Oil Barrel’s corner of the art fair featured a centerpiece of stacked oil barrels with calligraphy work by artist Shaker Kashgari, a large mural by mother and daughter duo Siham Abdulgadir and Majdaline Bakr and original newspaper clippings from the 1930’s recreating a timeline on the very beginnings of the oil industry of the Kingdom. “Being part of Shara Art Fair also gave us the opportunity to test drive Oil Barrel’s latest furniture line, it was a success with lots of orders coming in. We literally recycle and reuse oil barrels in creative methods related to our brand,” said Mohammed Awlia.
Medd coffee and Roastery, a new favorite among Jeddawis was also a participant, serving their signature 100 percent organic, fair trade and freshly brewed specialty coffee, hot or cold of course, as well as sweets and snacks from local home businesses, an initiative they’ve been supporting since opening.
Shelter Shoppe, a concept store collaboration between husband and wife duo Faisal Sheraiff and Reem Basaad, was also a participant in the fair presenting home décor selected especially by the duo. “Shara Art Fair shared the same concept as the one we took up on ourselves to present in Shelter Shoppe, it was great being a part of such an amazing art movement. We choose pieces that are one of a kind. We handpick them ourselves and much to our pleasure, visitors were very pleased with our products and shared their delight as they browsed the area,” exclaimed Faisal Sheraiff. “We will definitely be participating more with The Saudi Art Council, the art lovers are exactly the target market we strive to attract to share our love for art.” Mashareq, a store that specializes specifically in traditional arts and crafts of the Islamic heritage, also debuted some of its magnificent wood work, handcrafted furniture and home accessories by Middle Eastern artisans. Their displays featured works that literally would take you decades back when woodwork was flaunted in homes, each uniquely crafted by the finest craftsmen.
The Saudi Art Council in partnership with the many galleries at the Shara Art Fair are helping artists in the Kingdom to come forward and showcase their work, simply by arranging art exhibits with exceptional concepts.

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INTERVIEW: Lebanese director Nadine Labaki continues to ride wave of Capernaum Cannes success

Updated 23 May 2019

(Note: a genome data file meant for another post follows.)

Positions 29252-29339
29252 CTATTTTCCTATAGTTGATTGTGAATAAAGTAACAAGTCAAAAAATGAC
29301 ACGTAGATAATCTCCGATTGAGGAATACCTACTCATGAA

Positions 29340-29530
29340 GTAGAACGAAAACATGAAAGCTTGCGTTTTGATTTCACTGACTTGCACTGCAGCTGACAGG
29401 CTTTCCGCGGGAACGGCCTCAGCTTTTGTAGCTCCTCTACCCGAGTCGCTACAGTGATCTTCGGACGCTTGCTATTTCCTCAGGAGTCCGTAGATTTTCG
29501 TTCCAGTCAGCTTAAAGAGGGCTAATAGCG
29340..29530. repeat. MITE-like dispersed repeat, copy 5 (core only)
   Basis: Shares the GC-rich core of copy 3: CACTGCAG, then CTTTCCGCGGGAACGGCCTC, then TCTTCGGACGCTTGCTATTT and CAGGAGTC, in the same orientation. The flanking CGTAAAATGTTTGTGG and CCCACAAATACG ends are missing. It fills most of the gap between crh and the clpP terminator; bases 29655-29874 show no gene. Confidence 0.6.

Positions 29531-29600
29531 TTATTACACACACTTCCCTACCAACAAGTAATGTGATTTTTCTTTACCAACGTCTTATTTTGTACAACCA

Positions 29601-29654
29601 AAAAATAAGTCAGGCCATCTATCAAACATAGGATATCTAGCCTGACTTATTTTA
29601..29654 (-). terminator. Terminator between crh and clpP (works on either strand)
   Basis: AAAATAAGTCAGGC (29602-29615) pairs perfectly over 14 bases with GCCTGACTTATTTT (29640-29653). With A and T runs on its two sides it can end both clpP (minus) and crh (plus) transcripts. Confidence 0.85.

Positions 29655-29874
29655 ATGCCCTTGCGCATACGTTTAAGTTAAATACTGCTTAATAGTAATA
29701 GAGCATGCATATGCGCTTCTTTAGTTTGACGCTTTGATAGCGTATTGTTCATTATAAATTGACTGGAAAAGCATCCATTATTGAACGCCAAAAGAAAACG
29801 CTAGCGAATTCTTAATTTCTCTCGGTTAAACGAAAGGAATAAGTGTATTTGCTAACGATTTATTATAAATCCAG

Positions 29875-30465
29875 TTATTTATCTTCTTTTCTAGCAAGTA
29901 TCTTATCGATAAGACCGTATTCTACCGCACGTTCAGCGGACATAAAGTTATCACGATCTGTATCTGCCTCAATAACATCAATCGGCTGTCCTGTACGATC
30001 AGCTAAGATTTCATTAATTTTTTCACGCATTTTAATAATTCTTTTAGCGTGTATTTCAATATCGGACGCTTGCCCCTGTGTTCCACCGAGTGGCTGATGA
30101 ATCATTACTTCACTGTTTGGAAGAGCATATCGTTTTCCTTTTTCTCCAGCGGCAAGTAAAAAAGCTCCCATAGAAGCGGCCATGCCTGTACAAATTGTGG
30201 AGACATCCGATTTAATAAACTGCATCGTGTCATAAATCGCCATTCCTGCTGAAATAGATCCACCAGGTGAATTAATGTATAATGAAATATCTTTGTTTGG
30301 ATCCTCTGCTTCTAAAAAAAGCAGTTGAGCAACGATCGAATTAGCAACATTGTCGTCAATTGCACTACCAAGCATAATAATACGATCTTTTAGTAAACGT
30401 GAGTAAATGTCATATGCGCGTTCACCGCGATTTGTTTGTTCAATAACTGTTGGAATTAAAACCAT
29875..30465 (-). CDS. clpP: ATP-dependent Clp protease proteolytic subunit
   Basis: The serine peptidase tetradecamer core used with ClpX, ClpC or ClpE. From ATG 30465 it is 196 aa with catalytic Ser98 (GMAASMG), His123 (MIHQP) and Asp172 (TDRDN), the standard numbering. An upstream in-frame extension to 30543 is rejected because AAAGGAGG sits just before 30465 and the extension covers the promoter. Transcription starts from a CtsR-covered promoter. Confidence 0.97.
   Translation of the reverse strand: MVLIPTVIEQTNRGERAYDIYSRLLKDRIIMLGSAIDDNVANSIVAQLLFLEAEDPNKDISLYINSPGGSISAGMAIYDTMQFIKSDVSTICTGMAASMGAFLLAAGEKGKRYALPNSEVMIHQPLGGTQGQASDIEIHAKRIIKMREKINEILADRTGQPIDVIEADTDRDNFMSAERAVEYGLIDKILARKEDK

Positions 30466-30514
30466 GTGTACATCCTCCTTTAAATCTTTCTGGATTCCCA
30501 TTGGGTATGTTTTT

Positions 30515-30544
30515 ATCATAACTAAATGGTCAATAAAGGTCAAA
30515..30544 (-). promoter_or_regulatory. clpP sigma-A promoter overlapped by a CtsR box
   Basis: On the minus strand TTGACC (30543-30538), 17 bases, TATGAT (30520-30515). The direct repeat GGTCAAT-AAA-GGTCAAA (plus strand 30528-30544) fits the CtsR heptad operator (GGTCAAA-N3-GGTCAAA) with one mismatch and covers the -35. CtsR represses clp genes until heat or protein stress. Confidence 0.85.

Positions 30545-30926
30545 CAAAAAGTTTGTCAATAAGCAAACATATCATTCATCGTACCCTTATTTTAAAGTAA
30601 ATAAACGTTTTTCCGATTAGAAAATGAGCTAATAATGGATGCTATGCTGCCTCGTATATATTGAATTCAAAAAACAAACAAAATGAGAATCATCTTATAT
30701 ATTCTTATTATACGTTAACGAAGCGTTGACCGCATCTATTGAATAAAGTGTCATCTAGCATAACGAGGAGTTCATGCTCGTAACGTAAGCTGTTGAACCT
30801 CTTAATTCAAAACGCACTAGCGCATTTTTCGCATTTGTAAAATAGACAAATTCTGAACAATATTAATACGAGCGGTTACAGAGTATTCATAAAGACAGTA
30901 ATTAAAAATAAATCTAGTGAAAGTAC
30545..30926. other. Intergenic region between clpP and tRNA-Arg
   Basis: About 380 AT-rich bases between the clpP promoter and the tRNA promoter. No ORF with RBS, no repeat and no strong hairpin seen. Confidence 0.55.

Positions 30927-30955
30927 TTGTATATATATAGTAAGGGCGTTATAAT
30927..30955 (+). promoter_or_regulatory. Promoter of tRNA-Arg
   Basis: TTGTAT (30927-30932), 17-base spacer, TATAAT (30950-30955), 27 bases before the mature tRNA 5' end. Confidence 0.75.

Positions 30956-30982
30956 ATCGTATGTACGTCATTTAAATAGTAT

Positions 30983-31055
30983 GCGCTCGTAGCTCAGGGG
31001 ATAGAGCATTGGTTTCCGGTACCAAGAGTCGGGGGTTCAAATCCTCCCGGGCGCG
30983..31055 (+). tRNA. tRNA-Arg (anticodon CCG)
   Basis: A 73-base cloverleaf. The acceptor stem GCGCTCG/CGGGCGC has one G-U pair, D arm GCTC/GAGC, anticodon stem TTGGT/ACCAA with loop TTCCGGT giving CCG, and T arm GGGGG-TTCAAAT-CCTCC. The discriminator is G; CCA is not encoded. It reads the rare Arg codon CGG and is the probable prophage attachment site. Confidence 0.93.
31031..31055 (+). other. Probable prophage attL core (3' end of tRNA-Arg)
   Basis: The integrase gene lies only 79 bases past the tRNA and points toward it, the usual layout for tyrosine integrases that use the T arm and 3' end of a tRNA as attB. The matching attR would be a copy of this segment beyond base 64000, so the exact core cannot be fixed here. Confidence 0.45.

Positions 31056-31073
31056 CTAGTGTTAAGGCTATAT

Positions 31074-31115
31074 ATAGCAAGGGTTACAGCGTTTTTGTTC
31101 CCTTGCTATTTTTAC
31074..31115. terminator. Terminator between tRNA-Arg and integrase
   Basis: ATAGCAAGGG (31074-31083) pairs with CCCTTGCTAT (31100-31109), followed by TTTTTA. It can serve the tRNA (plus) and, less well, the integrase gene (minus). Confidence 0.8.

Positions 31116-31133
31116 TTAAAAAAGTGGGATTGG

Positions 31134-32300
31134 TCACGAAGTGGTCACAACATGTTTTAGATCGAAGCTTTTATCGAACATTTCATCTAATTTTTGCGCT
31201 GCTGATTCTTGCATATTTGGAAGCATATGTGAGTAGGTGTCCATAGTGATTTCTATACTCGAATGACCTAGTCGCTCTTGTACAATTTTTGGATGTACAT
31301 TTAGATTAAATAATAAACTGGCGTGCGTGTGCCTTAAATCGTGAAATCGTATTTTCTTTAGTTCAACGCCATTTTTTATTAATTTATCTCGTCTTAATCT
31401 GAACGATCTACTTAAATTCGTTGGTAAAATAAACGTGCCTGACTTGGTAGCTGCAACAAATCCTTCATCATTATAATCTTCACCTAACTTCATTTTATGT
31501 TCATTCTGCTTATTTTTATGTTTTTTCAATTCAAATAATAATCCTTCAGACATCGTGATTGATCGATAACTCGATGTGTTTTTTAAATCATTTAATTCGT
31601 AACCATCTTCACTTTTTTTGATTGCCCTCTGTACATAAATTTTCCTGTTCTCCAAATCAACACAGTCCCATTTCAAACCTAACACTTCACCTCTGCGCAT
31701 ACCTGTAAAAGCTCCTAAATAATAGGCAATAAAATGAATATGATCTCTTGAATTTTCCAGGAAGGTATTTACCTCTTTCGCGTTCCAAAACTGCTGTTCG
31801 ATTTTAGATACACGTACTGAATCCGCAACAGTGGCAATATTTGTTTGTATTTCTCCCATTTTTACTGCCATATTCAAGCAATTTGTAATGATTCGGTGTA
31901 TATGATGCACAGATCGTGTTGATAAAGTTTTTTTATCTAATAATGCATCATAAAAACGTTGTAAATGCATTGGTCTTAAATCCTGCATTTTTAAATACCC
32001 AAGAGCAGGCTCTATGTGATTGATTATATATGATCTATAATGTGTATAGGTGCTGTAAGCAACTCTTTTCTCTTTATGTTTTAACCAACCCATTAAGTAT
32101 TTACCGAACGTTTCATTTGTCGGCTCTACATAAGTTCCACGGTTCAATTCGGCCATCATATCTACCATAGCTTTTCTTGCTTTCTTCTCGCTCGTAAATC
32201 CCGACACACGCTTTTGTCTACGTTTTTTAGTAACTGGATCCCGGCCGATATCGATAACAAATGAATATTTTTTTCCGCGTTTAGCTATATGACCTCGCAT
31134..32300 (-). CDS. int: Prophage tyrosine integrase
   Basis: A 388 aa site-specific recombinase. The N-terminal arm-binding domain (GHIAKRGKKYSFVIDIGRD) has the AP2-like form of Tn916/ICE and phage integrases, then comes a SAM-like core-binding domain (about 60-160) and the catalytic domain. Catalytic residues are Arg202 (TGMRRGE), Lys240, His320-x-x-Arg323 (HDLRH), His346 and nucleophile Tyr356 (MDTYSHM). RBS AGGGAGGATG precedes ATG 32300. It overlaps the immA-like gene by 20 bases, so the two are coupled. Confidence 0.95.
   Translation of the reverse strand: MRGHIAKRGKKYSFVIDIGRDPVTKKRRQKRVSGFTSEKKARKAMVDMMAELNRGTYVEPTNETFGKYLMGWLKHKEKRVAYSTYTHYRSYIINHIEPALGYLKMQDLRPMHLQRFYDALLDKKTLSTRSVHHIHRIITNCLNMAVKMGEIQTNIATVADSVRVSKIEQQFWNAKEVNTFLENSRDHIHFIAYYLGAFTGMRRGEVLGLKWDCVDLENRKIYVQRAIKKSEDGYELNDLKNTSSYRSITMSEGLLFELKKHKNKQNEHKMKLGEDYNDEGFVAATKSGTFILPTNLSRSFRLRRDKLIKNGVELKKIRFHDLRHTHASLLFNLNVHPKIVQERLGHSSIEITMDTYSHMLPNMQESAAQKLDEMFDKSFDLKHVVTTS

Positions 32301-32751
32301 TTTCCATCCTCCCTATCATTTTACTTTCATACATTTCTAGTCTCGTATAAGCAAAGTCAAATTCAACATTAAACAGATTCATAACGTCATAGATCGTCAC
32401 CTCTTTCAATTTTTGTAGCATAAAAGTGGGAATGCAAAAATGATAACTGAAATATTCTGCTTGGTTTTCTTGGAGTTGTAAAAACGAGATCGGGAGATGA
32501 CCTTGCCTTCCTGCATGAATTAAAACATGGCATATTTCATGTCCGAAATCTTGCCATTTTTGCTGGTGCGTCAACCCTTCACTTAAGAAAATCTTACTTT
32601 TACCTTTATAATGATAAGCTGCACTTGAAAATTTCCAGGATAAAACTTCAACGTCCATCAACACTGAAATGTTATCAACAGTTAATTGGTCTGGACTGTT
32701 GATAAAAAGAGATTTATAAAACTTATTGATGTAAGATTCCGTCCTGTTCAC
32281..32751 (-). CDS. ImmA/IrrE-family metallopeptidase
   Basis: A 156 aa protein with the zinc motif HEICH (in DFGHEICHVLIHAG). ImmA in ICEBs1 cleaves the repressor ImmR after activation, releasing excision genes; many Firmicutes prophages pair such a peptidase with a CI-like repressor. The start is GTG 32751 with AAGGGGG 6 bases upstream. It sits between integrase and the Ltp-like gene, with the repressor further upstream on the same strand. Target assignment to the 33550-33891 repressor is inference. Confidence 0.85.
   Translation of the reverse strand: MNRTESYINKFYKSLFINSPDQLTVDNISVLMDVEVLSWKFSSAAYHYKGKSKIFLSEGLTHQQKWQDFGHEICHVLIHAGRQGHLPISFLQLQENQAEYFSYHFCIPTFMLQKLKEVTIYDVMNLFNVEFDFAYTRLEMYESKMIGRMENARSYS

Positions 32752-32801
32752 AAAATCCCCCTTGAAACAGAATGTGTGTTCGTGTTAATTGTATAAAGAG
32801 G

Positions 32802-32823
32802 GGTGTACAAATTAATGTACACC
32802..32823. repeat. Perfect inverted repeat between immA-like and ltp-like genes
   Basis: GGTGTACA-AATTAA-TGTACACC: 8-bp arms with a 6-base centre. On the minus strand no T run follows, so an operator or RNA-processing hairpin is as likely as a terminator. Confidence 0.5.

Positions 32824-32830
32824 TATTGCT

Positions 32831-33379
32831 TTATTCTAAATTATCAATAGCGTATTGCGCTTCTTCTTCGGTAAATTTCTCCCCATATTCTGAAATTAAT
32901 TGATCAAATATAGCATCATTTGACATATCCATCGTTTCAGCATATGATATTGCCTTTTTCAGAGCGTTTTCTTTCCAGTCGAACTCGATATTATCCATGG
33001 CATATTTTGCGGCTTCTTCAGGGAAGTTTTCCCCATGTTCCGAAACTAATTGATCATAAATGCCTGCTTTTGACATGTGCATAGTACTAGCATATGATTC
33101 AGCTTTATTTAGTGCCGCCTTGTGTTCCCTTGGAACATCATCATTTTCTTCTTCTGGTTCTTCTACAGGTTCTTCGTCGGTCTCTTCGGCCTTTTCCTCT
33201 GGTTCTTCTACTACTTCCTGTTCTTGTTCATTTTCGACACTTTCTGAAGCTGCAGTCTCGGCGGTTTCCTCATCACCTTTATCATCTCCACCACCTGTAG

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INTERVIEW: Lebanese director Nadine Labaki continues to ride wave of Capernaum Cannes success

  • Labaki is currently serving as the president of the Un Certain Regard jury, the first Arab to do so
  • “Capernaum” has become an unexpected blockbuster in China, reportedly grossing $44 million in just over two weeks

DUBAI: The success that Lebanese director Nadine Labaki’s third film, “Capernaum,” continues to find across the world is astounding — even to her. Just one year ago, “Capernaum” won the Jury Prize at the Cannes Film Festival — a jury chaired by Cate Blanchett — after a 15-minute standing ovation. The film went on to be nominated for both a Golden Globe and an Academy Award for Best Foreign Film, with Labaki becoming the first woman from the Arab world to receive that honor. Now, perhaps most surprisingly, “Capernaum” has become an unexpected blockbuster in China, reportedly grossing $44 million in just over two weeks.
“It’s crazy! I can’t believe it! I really can’t. Why there? It’s all very new, so I still don’t know what it means exactly, but we’re soon going to find out,” Labaki tells Arab News in Cannes.
With its success in China, along with the US, Middle East and across Europe, “Capernaum” has reportedly become the highest grossing Arabic-language film in history.
“There’s been rumors going on for the past two to three days, and it’s like, ‘What?’ I still can’t believe it. It’s living proof that an Arab film with no actors can actually be a box office hit — can actually return money, make money for investors. You know how much we’re struggling in the Arab world to make films, find money, find funding, find investment. Especially for a Lebanese film,” Labaki says.
Labaki was in China just one month ago to show the film at the Beijing International Film Festival, and although the film got a rousing response in the room, she didn’t feel the reaction was any stronger than anywhere else the film has shown.
“Maybe it’s because there’s more than a billion people in China, but even the distributor is saying it’s working like any big blockbuster movie,” says Labaki.